When it comes to selecting a ski, I believe that the differences between skis / ski manufacturers are much more easily identified the higher end you go. I think that most would agree that when it comes to beginner / beginner-intermediate skis that a lot of the manufacturers produce similar products. Anyway,
Here's my ski selection checklist so to speak:
1- Ski's intended usage.
I know the way I like to ski, and wouldn't choose a mogul ski or superfats if I don't ski moguls or powder, etc.. Also, based on my ability, I wouldn't choose a ski that was too low end, or too high end for how I ski, and how I intend to use it.
2- Ski Dimensions
I know that I prefer ski's between 168 and 178, and depending on the turn radius of the ski, and it's T/W/T dimensions I know if the ski would suit me.
I think that manufacturer's seem to achieve a consitent "feel" throughout their model lines. This is because throughout a manufacturers model lineup, they use the same constuction technology for a said group of their products.
For example; I may consider Brand X to be much more "damp" than most Brand Y skis, and depending on the intended use, I might be looking for something light and snappy, or something that cuts through crud like butter.
4- Materials of Construction
If I'm not buying race skis, I tend to try and select skis that are influenced with materials and construction techniques from the particular manufacturers racing line. I feel that this way I know that I'm getting the best quality materials and technology the manufacturer has developed. For example, If a ski uses the same sintered base found on the race skis, to me that's an important selling feature.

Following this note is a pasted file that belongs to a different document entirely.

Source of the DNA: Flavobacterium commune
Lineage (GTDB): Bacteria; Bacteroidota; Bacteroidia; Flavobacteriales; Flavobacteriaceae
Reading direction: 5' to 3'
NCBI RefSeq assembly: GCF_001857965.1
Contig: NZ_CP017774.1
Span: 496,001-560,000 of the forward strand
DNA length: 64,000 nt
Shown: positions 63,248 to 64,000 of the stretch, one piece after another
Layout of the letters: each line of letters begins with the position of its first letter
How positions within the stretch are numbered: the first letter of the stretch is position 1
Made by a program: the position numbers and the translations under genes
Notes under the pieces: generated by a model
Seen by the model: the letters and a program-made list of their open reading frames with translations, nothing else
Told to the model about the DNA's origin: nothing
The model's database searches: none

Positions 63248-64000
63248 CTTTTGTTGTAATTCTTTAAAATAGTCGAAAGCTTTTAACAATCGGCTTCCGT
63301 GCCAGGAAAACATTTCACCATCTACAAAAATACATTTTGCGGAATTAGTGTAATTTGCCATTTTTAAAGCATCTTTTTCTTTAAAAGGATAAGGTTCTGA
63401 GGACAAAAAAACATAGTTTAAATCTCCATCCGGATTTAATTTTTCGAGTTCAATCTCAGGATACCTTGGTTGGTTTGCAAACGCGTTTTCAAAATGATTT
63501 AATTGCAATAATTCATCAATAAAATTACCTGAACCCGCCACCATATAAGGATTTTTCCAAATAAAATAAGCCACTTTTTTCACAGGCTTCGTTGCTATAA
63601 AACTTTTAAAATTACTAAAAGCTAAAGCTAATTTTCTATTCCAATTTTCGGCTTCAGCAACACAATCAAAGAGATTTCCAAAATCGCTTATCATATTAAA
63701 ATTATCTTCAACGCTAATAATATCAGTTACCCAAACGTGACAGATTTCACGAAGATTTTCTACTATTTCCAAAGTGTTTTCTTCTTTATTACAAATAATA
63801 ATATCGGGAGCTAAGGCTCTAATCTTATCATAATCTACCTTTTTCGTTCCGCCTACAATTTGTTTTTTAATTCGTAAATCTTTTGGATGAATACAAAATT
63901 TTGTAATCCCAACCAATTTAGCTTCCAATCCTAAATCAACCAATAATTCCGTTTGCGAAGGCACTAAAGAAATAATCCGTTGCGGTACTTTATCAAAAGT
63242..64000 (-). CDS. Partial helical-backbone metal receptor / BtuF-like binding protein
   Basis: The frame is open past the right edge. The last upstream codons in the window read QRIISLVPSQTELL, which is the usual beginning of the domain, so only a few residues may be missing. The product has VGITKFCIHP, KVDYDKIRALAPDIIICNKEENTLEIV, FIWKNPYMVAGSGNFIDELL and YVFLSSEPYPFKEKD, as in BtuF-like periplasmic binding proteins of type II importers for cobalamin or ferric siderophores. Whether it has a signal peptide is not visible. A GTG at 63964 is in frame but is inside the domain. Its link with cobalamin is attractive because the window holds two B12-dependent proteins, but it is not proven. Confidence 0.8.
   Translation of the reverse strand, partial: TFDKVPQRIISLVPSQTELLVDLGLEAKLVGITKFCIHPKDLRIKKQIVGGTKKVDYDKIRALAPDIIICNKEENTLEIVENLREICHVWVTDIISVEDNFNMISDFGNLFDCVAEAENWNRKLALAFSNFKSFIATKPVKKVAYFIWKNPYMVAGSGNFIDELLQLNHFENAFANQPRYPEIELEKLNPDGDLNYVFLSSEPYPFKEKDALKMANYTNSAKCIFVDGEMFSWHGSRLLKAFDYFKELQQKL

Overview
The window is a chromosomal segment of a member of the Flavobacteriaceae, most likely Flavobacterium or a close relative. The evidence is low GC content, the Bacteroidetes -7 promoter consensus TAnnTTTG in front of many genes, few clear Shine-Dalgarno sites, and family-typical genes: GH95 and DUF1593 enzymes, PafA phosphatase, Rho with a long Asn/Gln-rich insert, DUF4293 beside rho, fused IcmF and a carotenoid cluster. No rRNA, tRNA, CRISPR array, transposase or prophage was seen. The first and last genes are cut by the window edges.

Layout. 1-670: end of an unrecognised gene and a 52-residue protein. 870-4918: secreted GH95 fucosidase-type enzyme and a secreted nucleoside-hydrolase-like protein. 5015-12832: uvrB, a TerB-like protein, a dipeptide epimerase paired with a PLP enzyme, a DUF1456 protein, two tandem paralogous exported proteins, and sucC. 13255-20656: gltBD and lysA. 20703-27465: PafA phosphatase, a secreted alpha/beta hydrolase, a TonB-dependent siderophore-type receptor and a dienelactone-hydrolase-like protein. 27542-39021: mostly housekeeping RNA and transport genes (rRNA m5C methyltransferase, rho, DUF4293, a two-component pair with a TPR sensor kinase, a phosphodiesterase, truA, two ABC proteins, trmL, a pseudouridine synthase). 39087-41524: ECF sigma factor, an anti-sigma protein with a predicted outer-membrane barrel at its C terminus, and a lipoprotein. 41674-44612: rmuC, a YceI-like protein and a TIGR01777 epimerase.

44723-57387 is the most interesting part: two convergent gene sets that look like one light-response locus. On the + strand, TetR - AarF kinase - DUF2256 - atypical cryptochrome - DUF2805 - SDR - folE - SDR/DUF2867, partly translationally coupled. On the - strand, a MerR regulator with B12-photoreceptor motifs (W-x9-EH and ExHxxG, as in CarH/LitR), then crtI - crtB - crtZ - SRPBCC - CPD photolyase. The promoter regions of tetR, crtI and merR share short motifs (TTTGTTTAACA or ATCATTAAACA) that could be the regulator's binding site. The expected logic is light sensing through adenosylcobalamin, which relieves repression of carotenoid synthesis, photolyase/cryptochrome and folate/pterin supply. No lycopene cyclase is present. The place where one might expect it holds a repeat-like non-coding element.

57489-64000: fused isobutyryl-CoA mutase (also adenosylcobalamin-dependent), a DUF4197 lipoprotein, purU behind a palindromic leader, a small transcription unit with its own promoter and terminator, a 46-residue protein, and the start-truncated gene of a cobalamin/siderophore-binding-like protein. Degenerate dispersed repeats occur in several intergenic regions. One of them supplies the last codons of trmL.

5- Binding Choices / Plates / Built in Gimicks
I'm not a huge fan of plates and gimicks that limit a skier's ability to choose what binding system / gimick they want on their skis. It might go as far as to eliminate a certain ski from my list if I have a particular dislike for that companies bindings. But it could also entice me to consider a ski more seriously if the binding system, etc is one that I know and trust.
That pretty much sums up what I go through in my head when I'm looking for new skis. By using those listed characteristics, and my past experience with different skis, and by demoing new skis I have yet to try, I usually find a ski that makes me grin!